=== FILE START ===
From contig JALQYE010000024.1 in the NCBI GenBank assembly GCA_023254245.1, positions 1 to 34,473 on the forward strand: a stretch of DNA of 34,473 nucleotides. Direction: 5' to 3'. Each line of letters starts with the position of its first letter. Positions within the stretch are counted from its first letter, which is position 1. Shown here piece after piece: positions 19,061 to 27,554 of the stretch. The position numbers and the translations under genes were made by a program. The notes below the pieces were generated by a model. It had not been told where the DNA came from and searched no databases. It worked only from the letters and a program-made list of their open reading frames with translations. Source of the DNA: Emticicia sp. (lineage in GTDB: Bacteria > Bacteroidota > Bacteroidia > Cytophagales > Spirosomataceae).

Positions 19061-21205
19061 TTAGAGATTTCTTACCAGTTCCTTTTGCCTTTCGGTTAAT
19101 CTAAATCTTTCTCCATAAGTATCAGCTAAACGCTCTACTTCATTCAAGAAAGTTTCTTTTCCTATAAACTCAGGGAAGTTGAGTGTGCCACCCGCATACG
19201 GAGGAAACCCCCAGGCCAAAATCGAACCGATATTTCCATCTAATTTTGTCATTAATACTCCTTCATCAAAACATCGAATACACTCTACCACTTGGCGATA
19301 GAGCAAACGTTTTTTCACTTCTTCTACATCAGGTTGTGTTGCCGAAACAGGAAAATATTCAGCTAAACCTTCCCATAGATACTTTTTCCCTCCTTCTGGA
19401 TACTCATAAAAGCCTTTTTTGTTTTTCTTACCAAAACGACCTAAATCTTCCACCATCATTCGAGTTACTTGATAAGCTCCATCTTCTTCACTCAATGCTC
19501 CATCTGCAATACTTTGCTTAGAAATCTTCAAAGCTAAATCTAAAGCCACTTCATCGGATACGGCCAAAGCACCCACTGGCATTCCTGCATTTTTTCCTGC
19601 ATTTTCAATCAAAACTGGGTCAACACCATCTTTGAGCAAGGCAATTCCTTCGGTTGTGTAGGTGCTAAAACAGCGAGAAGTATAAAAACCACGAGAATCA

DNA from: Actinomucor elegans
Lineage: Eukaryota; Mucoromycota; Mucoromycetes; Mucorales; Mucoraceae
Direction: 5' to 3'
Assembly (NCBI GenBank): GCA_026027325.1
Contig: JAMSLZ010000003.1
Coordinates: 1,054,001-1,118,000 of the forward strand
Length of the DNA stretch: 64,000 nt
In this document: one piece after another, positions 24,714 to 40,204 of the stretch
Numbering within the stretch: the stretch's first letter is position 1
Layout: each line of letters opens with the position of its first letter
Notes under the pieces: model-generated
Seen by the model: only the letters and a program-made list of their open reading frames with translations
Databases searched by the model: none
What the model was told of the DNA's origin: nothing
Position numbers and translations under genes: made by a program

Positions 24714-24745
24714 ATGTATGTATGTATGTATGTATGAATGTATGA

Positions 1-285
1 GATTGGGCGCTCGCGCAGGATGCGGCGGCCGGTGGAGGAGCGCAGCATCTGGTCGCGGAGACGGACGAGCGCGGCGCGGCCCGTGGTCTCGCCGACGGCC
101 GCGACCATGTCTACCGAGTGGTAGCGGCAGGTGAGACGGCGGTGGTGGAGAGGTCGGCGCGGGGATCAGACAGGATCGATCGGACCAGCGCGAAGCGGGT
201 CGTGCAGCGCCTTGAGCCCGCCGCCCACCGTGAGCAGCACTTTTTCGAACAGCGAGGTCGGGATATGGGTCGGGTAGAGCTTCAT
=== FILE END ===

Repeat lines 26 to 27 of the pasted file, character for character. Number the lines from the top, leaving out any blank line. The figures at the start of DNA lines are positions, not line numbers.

24714 ATGTATGTATGTATGTATGTATGAATGTATGA

Positions 1-285